Helicopters Used in Stabilization of Remote Transmission Sites

Friday, June 14, 2013

By Jim Wahl, Wahl Marketing Communications

May/June 2013

Land and Water magazine, the magazine of natural resource management and restoration

W. James Construction crews were originally tasked to provide project-wide erosion control for the Sunrise Powerlink Project that would connect the SDG&E substation in El Centro, California, with their substation in Miramar, 120 miles of 500 & 230 kV power lines would link San Diego to the Imperial Valley, which has the highest concentration of renewable energy projects in California. The route, through multiple climate zones, and over rough, remote terrain, included 260 sites which were only accessible by air. As W. James Construction got into the BMP installation on the remote access sites, it made more sense for Warren James and his crews to help the grading contractor with the vegetation clearing as well as do the erosion control with one trip in and out. Necessity, being the mother of invention, James and his crews had to develop a way to rig Hydro-Mulchers® so that they could be carried by helicopter to these remote sites. For environmental reasons, nearly 7 percent of the construction was performed by helicopters and the project logged more than 30,000 flight hours. A rigorous, 5-year long environmental review and permitting process was required, and over 18 months of construction. 

"There are about 260 sites that are fly access only," recalls James. "So the task of prepping the sites for the foundation and erection crews turned out to be pretty complex. Our crew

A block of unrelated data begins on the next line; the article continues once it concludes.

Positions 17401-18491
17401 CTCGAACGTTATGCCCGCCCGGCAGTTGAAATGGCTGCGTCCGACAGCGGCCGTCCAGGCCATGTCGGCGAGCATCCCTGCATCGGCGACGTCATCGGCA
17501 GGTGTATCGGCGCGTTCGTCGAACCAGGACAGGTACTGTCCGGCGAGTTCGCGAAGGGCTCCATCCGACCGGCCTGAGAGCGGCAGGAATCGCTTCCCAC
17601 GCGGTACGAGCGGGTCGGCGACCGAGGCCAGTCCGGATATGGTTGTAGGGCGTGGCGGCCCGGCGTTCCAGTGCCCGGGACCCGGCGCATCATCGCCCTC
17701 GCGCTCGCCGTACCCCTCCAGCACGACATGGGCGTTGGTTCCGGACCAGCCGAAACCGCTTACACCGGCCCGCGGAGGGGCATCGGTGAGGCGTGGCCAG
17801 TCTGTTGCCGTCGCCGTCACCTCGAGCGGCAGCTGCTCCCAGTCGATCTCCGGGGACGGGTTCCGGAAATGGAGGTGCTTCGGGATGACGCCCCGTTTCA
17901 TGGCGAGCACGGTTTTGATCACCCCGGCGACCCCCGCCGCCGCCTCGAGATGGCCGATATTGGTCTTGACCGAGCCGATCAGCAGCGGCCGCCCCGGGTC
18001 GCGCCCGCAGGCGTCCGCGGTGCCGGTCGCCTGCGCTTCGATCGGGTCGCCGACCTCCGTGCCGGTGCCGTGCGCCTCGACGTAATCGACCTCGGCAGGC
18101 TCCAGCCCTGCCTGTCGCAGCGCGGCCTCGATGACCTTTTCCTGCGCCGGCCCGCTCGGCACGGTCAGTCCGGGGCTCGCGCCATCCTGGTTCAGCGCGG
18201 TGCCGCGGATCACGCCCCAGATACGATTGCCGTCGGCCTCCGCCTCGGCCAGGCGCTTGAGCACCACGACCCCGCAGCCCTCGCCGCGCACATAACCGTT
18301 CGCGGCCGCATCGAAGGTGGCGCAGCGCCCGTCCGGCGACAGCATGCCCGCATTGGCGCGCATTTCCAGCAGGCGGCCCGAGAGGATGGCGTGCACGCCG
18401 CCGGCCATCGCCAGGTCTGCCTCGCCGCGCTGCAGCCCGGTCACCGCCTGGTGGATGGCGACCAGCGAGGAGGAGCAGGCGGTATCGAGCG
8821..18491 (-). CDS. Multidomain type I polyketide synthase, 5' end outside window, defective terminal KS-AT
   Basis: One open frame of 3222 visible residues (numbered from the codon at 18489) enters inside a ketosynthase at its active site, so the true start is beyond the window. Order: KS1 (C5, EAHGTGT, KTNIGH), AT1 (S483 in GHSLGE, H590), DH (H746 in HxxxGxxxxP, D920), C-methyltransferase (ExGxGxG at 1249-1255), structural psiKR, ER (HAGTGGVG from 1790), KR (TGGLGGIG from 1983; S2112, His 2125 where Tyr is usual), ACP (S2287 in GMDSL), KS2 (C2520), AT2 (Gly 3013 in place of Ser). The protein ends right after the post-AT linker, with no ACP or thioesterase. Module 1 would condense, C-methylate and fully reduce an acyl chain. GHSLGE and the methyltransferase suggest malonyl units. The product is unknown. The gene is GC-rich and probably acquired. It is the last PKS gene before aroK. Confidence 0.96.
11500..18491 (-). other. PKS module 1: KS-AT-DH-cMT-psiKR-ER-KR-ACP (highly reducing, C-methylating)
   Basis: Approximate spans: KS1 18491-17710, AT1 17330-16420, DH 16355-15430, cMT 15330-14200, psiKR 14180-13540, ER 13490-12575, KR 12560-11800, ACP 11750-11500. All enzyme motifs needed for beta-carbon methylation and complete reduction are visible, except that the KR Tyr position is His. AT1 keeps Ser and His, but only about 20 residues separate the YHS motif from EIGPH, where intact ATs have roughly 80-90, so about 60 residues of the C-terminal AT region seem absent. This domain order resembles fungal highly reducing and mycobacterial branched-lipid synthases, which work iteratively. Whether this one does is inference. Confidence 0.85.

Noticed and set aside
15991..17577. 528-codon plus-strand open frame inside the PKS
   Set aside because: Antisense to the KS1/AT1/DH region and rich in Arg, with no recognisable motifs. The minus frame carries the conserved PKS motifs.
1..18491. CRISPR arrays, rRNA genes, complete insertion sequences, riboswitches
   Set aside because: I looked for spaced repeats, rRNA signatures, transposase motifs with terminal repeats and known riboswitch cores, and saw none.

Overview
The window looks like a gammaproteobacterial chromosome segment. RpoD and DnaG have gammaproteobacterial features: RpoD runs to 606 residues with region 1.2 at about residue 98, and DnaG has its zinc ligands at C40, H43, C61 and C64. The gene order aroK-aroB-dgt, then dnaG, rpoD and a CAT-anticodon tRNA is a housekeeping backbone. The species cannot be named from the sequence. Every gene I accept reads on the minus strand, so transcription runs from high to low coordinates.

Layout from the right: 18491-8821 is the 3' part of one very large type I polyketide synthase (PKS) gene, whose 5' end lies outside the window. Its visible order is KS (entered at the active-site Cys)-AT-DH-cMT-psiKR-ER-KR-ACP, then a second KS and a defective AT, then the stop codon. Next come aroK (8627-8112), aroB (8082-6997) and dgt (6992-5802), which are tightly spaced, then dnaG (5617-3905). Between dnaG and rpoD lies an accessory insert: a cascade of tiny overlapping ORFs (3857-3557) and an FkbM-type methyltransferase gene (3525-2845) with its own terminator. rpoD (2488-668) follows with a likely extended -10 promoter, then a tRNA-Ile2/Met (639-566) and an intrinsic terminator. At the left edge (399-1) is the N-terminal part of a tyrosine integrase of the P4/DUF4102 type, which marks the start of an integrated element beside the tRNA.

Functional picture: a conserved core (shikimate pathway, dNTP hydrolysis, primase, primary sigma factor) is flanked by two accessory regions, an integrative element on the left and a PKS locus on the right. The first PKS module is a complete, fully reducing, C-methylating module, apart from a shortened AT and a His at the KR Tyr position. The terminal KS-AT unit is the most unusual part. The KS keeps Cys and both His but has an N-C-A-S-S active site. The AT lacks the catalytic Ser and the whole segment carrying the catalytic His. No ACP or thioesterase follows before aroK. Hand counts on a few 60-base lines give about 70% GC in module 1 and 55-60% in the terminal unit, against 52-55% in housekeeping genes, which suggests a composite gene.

consisted of an operator and three to four laborers. We would fly out to the sites with hand tools in the helicopter and bench locations on the site to set our other tools and equipment as the sites were too steep to set our equipment. Then we would have our fly boss, who was in the yard, get the helo in the air and send us our picks. These consisted of our orange toolbox, water buffalo, cargo net with waddles, and our chipper. We then cleared the tower site and helo landing pad as they were separate. Once the veg clearing was done, our crew would start installing BMPs as well as any environmental exclusionary fencing required for the site. At the same time, we would set up the Erickson Air-Crane to transport either the skid steer or dozer to the site depending on how much grading was necessary for the helo landing zone. So a finished site consisted of a brushed, BMP'd and fenced tower location, as well as a brushed, graded, BMP'd, and fenced helo landing zone. In the forest on high fire risk days, we could only use hand tools so we had to cut all vegetation by hand with loppers and handsaws and fly the brush out to the yard to be chipped. We also had to maintain the BMPs during construction so our crews were in these sites very regularly due to the steepness of the terrain and the spoils from the drilling activities. During the rainy season, we had a helicopter tied up nearly full-time doing maintenance. So when these sites needed seeding and stabilization to clear up the storm water permits, they approached us."